Rosetta Stone found 1799
On this day in 1799, during Napoleon Bonaparte’s Egyptian campaign, a French soldier discovers a black basalt slab inscribed with ancient writing near the town of Rosetta, about 35 miles north of Alexandria. The irregularly shaped stone contained fragments of passages written in three different scripts: Greek, Egyptian hieroglyphics and Egyptian demotic. The ancient Greek on the Rosetta Stone told archaeologists that it was inscribed by priests honoring the king of Egypt, Ptolemy V, in the second century B.C. More startlingly, the Greek passage announced that the three scripts were all of identical meaning. The artifact thus held the key to solving the riddle of hieroglyphics, a written language that had been “dead” for nearly 2,000 years.
When Napoleon, an emperor known for his enlightened view of education, art and culture, invaded Egypt in 1798, he took along a group of scholars and told them to seize all important cultural artifacts for France. Pierre Bouchard, one of Napoleon’s soldiers, was aware of this order when he found the basalt stone, which was almost four feet long and two-and-a-half feet wide, at a fort near Rosetta. When the British defeated Napoleon in 1801, they took possession of the Rosetta Stone.
Several scholars, including Englishman Thomas Young made progress with the initial hieroglyphics analysis of the Rosetta Stone. French Egyptologist Jean-Francois Champollion (1790-1832), who had taught himself ancient languages, ultimately cracked the code and deciphered the hieroglyphics using his knowledge of Greek as a guide. Hieroglyphics used pictures to represent objects, sounds and groups of sounds. Once the Rosetta Stone inscriptions were translated, the language and culture of ancient Egypt was suddenly open to scientists as never before.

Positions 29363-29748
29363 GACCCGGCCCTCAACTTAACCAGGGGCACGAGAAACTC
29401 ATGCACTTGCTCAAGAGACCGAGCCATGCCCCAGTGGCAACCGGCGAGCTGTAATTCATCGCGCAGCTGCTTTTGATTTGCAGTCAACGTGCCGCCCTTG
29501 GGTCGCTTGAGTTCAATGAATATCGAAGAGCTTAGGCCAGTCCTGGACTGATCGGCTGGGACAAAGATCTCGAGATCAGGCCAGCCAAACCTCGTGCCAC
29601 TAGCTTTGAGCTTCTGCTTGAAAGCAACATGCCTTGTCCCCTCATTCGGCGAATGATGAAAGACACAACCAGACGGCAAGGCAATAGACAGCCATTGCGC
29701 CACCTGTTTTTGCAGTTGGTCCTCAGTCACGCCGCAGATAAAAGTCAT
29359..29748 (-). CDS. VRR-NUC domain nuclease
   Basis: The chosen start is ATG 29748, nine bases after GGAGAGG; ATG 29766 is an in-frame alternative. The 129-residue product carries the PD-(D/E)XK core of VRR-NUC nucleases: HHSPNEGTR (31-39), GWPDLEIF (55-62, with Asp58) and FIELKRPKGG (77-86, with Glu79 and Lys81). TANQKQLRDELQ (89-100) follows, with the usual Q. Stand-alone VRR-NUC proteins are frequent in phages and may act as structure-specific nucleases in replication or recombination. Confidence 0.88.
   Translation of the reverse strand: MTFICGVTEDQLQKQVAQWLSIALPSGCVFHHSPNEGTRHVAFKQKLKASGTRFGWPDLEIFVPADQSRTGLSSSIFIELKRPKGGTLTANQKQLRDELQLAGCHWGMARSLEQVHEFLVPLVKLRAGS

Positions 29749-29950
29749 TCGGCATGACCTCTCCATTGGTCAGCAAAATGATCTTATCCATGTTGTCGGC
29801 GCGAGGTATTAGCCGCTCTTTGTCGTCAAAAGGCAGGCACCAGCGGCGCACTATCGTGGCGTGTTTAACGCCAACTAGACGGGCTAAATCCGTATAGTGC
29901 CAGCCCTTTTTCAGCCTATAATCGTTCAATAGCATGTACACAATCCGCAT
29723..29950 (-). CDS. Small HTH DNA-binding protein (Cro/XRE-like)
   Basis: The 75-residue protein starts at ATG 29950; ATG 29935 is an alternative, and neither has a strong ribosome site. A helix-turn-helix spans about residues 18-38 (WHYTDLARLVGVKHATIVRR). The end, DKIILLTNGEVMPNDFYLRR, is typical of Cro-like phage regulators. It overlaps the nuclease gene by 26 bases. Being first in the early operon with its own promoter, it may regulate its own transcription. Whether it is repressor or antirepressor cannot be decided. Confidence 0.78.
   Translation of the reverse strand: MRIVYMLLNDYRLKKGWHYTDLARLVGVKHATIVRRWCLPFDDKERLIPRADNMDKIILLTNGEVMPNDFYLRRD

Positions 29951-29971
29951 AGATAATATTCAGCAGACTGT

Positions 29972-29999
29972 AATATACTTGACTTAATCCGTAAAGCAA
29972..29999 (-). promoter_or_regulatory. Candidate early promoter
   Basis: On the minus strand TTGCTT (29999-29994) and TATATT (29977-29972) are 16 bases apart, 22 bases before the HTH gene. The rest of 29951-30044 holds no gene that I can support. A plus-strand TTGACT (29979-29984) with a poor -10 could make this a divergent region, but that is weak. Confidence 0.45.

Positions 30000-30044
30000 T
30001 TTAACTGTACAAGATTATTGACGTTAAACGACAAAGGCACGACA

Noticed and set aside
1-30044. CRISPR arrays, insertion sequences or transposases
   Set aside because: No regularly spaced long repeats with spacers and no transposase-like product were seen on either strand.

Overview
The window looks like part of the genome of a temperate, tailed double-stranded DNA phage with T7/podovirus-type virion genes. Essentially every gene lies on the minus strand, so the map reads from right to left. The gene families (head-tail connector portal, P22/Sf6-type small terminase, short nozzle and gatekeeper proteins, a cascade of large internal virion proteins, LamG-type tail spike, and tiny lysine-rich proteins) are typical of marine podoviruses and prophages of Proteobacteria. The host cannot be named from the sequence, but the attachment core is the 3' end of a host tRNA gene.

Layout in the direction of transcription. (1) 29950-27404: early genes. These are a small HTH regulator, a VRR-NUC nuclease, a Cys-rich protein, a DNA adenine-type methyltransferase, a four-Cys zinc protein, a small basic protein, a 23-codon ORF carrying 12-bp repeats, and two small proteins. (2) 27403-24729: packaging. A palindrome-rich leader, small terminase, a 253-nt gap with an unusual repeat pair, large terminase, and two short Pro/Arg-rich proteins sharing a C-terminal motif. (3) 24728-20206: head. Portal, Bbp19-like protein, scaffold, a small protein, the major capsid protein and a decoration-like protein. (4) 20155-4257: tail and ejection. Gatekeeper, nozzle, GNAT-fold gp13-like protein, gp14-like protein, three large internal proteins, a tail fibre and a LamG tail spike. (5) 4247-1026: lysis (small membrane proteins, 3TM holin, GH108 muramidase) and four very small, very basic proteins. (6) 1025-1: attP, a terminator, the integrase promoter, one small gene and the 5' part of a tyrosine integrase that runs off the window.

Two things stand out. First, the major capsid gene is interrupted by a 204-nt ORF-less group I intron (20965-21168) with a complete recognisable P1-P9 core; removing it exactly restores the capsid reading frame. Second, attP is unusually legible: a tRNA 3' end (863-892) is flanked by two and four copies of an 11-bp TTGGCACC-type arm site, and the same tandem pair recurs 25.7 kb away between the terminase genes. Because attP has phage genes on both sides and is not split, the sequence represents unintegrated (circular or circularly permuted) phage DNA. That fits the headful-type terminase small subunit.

The Rosetta Stone has been housed at the British Museum in London since 1802, except for a brief period during World War I. At that time, museum officials moved it to a separate underground location, along with other irreplaceable items from the museum’s collection, to protect it from the threat of bombs.
(More Events on This Day in History)
- 1779 Massachusetts begins ill-fated Penobscot expedition
- 1942 George Washington Carver begins experimental project with Henry Ford
- 1863 Morgan’s raiders defeated at Buffington Island
- 1956 United States withdraws offer of aid for Aswan Dam
- 1991 Mike Tyson rapes a Miss Black America contestant
- 1979 Oil tankers collide in Caribbean Sea
- 1553 Lady Jane Grey deposed
- 1848 Seneca Falls Convention begins
- 1989 Sitcom actress murdered; death prompts anti-stalking legislation
- 1898 Emile Zola flees France
- 2009 “Angela’s Ashes” author Frank McCourt dies
- 2003 Thousands of fans join the Miami funeral procession of Celia Cruz
- 1879 Doc Holliday kills for the first time
- 1884 President Arthur proclaims power to impose quarantine on immigrants
- 1992 Nick Faldo wins third British Open
- 1964 President Khanh calls for expanding the war
- 1972 Peace talks resume
World War I
- 1919 Cenotaph is unveiled in London
World War II
- 1943 America bombs Rome